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Re: Contribute to 403b or pay down/off mortgage in this situation?

Post by grabiner »

KlangFool wrote: Thu Apr 30, 2020 6:00 pm
mesaverde wrote: Thu Apr 30, 2020 5:36 pm
I have a 30 year fixed rate mortgage at 3.5% with 29 years remaining. Manageable P&I because I made a 50% down payment.
1) Why would you want to pay 20+% taxes in order to save 3.5% interest?
This is not the right comparison, for several reasons.

The most important reason is that the tax difference is a one-time cost, while the compound interest is an annual benefit; it would make sense to pay 22% this year to save 3.5% per year for more than six years if that were the only issue.

A second issue is that the tax benefit is 13%, not 22%; if you contribute $1000 to the 403(b), you pay $780 out of pocket, but you only receive the growth on $880 because you pay 12% tax when you withdraw.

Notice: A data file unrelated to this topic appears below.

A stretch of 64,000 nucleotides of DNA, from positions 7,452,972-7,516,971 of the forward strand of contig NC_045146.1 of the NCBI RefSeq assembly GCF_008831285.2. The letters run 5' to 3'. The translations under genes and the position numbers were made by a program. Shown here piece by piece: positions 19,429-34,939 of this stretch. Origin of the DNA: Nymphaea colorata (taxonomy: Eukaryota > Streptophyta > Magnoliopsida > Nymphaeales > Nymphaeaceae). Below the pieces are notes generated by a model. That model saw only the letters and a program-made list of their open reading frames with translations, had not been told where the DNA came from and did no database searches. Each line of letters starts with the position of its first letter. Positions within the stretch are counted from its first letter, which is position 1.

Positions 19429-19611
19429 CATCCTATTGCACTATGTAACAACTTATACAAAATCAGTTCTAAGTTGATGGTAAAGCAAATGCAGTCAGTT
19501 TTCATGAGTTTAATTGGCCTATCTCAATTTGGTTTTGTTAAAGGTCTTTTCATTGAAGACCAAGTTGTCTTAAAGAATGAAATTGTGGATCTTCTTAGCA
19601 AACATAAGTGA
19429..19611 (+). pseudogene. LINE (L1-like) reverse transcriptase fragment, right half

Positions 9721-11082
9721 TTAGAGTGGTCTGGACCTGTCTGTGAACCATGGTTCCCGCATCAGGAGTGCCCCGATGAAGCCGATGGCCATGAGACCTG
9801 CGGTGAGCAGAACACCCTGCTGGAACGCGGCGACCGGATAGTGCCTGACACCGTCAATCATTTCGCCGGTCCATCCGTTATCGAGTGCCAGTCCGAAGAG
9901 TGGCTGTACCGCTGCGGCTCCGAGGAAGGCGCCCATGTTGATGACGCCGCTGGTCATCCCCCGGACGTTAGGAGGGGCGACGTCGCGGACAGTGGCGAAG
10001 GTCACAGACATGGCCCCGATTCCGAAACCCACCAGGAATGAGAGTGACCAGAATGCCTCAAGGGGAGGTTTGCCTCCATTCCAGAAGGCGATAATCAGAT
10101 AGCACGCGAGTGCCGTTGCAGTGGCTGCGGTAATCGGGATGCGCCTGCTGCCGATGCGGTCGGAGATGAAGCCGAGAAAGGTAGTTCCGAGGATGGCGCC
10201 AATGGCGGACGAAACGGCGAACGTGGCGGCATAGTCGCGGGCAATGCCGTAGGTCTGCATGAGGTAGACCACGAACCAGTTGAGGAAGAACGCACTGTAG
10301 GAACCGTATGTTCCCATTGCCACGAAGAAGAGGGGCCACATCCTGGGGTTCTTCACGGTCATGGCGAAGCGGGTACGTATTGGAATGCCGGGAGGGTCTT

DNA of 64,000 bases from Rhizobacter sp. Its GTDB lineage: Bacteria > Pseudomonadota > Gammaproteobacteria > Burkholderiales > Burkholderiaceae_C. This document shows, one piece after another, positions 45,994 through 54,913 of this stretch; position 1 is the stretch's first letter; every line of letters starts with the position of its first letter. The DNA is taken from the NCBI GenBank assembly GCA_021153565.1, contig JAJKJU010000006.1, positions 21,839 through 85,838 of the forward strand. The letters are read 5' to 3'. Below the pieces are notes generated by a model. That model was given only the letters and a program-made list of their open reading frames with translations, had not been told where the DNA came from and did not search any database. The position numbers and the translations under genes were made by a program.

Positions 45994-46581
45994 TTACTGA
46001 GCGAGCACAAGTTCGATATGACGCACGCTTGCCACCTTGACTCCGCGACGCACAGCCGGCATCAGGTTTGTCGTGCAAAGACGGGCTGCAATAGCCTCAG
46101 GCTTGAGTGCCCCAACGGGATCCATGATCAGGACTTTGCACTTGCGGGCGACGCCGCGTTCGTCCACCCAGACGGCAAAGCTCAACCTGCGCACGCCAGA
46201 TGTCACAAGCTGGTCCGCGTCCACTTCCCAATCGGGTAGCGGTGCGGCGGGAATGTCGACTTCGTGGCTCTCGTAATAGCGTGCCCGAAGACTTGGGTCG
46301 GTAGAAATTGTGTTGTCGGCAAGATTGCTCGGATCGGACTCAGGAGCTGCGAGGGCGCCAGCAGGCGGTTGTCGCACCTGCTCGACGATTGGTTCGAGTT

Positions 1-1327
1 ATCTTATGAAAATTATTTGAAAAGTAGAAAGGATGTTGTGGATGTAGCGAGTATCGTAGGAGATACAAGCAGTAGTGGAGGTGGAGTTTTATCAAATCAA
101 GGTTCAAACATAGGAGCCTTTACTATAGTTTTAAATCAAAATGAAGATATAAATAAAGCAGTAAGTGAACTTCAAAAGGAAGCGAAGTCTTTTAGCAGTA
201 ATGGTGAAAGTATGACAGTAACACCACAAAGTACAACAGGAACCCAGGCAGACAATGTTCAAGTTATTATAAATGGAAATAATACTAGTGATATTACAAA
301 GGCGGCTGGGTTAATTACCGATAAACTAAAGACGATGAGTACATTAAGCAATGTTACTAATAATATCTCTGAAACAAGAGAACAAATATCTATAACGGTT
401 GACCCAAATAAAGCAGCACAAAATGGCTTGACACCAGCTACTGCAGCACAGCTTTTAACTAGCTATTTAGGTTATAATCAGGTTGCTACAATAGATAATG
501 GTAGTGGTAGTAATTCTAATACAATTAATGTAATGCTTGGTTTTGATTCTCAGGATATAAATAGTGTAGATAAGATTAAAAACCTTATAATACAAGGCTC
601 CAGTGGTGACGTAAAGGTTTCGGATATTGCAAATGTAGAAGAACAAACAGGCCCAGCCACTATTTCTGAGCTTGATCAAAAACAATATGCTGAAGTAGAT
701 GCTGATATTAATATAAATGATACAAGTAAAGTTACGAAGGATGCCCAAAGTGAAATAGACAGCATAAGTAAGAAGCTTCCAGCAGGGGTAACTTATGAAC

But working the other way, equally important, is that you don't really save 3.5% interest by paying down the mortgage. If you put money in the 403(b), you pay 3.5% interest on the mortgage, but you can invest the money in a bond fund which pays some interest.

And it is that last argument that is the reason I would advise not paying it down, assuming you have low-cost options in the 403(b). Vanguard Long-Term Bond Index yields 2.44%, and has a shorter duration than the mortgage; you are probably losing only half a percent annually by investing in bonds at the same risk level (if you refinance to 15 years at 3%, the durations are close and the spread is 0.56%), and the tax advantage of the 403(b) outweighs that.

If your 403(b) is with TIAA, that gives an even stronger argument to invest in it; you can invest in TIAA Traditional Annuity for a guaranteed 3%, and you don't care about the lack of inflation protection since you are using this to cover a fixed-dollar future expense.